"I have a small lump on my arm," you say. "I'm worried it might be a tumor."
So begins the video house call of the future, by a virtual doctor.
"Would you mind rolling up your sleeve and hold your arm up to the camera? ... I see, yes, I see it. Does it hurt when you press down on it?"
Step by step, the family doctor guides you through the steps to diagnose the bump under the skin of your forearm. Fortunately, it turns out to be a lipoma, a fatty and benign deposit.
"It's safe to leave it alone. Often lipomas will go away on their own. If it starts to grow or causes you any discomfort, let me know."
"Thank you, doctor."
You tap the screen to end the call. A text transcription of your doctor's visit appears in your medical records, along with a summary of the symptom and diagnosis.
Relieved, you scroll through your medical history, to convince yourself there really is nothing else amiss. You note the flu you had last year, identified by strain. Next to the strain ID, you tap on the map icon. A regional map appears, showing the spread of the virus, mostly located in your part of the country, with a scattering of incidents elsewhere, concentrated in metropolitan areas. You touch the back button.
At the top of your medical profile, your health status appears. Following the arrow beside it, you expand the display. Yes, you're in good health. Recommendations: get a little more sunlight. The GPS in your phone indicates that you've been spending too much time indoors during daylight hours. Also, you missed your workout three days in a row and have been sitting down too much.
To improve your personal health score, you can take 15 minutes right now and add another 15 points. Your hyper-competitive officemate has shared his score with the others on your team, because he's trying to lose weight. You can see that he's only a few points ahead of you. If you do go for a walk, you can pull ahead of him. He won't know, because you haven't shared your health score with him. Unlike him, you prefer to keep yours private. Chances are, he won't guess that you're paying attention. If you do get a little exercise, you can chide him for slipping up over the weekend. He has set a personal goal to raise his score by another 100 points by the end of the month.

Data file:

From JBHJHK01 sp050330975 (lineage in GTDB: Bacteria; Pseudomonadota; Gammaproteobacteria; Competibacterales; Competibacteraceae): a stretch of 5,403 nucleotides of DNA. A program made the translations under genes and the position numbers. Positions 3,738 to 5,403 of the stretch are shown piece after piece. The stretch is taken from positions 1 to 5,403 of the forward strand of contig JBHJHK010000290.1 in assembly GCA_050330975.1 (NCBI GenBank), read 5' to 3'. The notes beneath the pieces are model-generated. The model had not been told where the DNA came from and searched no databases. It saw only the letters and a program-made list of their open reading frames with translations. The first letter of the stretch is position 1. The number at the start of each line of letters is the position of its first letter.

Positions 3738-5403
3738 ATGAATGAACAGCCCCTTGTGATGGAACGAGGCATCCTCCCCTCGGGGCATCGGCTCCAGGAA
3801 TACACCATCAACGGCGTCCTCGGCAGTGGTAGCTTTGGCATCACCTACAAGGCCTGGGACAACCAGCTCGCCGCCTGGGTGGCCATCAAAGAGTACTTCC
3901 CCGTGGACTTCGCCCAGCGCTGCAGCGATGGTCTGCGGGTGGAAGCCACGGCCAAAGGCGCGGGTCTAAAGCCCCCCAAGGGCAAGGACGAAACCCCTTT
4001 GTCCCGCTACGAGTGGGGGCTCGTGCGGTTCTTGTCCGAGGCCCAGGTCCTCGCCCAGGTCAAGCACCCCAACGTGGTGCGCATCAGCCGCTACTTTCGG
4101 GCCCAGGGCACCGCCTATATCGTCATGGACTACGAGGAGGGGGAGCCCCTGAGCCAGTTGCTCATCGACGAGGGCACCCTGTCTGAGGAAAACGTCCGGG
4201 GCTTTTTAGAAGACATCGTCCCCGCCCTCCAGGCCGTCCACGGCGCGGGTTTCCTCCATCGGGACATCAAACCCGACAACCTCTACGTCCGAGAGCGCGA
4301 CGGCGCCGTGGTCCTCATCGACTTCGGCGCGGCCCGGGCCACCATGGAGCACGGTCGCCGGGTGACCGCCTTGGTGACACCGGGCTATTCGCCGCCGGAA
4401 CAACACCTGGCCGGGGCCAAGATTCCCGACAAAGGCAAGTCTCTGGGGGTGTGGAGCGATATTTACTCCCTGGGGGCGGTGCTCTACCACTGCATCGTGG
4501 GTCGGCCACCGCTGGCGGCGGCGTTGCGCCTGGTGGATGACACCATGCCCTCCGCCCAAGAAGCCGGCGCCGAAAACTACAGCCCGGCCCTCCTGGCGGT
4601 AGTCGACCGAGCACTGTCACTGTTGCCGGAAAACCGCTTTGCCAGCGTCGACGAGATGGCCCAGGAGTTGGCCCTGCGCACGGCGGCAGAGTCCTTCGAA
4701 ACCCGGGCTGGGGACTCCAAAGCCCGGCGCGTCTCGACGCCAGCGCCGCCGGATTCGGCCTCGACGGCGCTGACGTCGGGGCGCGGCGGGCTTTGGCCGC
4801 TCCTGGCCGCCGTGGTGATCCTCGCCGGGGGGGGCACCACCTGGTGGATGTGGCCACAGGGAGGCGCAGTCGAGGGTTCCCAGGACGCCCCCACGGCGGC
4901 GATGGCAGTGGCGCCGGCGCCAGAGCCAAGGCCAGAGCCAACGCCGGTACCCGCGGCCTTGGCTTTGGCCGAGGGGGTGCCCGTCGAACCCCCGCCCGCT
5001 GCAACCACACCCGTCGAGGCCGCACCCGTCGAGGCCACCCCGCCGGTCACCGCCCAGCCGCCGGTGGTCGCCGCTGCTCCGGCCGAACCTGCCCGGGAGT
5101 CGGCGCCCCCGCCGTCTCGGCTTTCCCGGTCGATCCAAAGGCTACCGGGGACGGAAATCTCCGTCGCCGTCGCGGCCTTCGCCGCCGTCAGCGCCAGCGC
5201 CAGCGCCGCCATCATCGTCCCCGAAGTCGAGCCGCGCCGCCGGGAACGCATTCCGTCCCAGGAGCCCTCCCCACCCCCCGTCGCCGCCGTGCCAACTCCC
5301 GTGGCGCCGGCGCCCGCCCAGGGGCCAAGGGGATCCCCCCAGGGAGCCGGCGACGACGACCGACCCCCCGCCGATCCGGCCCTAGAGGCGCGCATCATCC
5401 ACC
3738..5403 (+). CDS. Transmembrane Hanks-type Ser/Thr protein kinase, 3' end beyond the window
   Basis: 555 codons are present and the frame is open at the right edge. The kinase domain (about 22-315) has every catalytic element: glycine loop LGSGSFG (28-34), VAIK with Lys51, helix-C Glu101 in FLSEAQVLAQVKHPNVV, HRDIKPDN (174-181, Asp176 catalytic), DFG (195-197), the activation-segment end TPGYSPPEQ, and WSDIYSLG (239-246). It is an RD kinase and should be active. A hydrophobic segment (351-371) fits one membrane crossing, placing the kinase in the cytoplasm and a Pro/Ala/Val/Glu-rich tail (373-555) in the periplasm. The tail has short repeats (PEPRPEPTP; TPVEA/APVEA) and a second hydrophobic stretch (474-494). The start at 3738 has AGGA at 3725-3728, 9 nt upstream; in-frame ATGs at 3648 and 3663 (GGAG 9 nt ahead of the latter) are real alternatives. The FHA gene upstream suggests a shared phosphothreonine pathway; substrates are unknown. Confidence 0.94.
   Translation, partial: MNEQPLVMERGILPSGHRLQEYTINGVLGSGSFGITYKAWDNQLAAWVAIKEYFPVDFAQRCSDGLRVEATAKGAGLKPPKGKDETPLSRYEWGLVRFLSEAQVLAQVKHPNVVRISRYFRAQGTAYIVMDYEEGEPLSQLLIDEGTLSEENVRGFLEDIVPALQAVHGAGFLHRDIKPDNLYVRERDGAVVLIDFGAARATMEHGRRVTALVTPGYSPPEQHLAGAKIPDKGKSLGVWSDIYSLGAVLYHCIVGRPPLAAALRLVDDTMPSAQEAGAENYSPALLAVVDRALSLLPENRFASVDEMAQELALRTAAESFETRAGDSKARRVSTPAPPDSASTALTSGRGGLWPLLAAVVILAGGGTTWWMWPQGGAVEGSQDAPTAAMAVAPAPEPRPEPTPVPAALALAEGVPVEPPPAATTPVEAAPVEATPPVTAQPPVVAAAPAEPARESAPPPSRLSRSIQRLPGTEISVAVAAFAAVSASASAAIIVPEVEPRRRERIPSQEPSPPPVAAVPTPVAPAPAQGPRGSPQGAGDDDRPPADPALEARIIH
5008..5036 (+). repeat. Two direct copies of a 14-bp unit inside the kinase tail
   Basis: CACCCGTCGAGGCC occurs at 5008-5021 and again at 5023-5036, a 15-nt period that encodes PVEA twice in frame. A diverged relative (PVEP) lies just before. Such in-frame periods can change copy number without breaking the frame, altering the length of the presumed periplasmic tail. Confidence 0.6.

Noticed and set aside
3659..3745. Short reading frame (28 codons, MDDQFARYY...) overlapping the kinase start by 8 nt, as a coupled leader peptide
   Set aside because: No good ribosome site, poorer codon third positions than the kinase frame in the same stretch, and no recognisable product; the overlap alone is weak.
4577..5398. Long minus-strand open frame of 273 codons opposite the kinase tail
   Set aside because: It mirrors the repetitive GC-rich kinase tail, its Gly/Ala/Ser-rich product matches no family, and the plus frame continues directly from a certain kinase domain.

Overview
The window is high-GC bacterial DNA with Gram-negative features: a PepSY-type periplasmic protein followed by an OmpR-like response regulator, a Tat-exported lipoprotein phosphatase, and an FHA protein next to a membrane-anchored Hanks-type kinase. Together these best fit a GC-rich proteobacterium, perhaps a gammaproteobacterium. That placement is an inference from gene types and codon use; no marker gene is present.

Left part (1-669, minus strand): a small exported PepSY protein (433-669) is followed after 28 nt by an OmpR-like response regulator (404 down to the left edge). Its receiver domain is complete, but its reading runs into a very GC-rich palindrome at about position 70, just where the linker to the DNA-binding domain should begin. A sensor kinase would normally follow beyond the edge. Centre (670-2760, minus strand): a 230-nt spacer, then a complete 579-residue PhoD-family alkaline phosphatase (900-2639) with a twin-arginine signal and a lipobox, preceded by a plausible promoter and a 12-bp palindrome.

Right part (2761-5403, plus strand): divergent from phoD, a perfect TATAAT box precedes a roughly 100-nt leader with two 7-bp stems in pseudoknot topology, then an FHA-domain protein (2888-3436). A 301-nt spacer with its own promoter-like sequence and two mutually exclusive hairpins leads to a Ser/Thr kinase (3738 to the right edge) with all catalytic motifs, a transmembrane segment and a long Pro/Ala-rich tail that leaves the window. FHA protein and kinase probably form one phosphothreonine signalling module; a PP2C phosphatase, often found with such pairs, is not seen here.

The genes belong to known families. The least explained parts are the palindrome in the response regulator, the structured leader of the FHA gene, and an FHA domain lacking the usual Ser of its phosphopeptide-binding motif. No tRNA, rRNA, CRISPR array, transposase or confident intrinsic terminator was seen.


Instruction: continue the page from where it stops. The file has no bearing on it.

House calls via video chat, detailed medical records, disease outbreak maps, health status reports, motivating games to help you exercise more: These are just a few of the medical innovations that technology could bring in the relatively near future. What others?
Amidst all of the ideological debates and policy minutiae surrounding healthcare costs, it's easy to focus on the present and immediate fixes. And that's where the biggest share of attention probably should go. But longer term technology trends will have dramatic impact on medical care and human health. Here are a few possibilities:
- Video house calls: The days of the home visit will return to medicine. With video conferencing, there's no need for a patient to come to an examination room until being screened via video. Save the drive, the check-ins, the waits.
- Self-service: Patients can take their own blood pressure and weigh themselves with inexpensive equipment. With phone cameras, they can also take photographs. Just as automated teller machines replaced human interaction in banking, so software and simple devices can move the basics of healthcare from people to inexpensive software.
- Outsourcing: Radiologists can live in India and review images from afar at much lower cost. Any type of care where data collection can be separated from decision making is open to outsourcing.
- Intelligent software: With advances in image processing software, radiology may become an extinct profession. Other decision making processes will be automated over time.
- Payments: After your virtual doctor's visit ends, you can pay on the screen. You can also view your payment records over the past months and years, and compare your spending to the national average for someone your age.
- Data: Doctors have been laggards in using computers and even email. Getting patient data into digital form can make it available with Google-like ease. There's no excuse for not knowing the basics of a patient's history. It should appear on a tablet screen.
- Portable data: When patients change jobs, they often change medical providers, leaving all of their accumulated medical history behind. The new provider is back to square one and can't benefit from the prior records. Either health care needs to decouple from jobs, or data needs to be standardized and portable. And patients should have access and control privacy.
Medical innovation isn't without its unintended consequences, however. In addition to the threat of hackers and privacy breaches, there may be larger scale side effects.
As in the U.S. economy as a whole, the healthcare industry may "hollow out", so that we see more low-skilled workers, and fewer doctors. Eventually, high-skilled medical informaticists -- Big Data experts with both medical and software training -- may earn more even than doctors.
Public health consultants may become experts in health psychology, studying carefully what nudges in the way software and dialogue can encourage healthier eating and more exercise, tailoring the advice to your personality to avoid nagging.
These are only a few possibilities. As software and computer technology continue to improve exponentially, these predictions will likely come to seem quaint, both overly optimistic in some ways and foolishly skeptical in others.
What do you think? What's the future of high tech healthcare?
Medical Costs: The Good and the Bad
Three Paths to Personalized Medicine
Unintended Consequences of Medical Innovation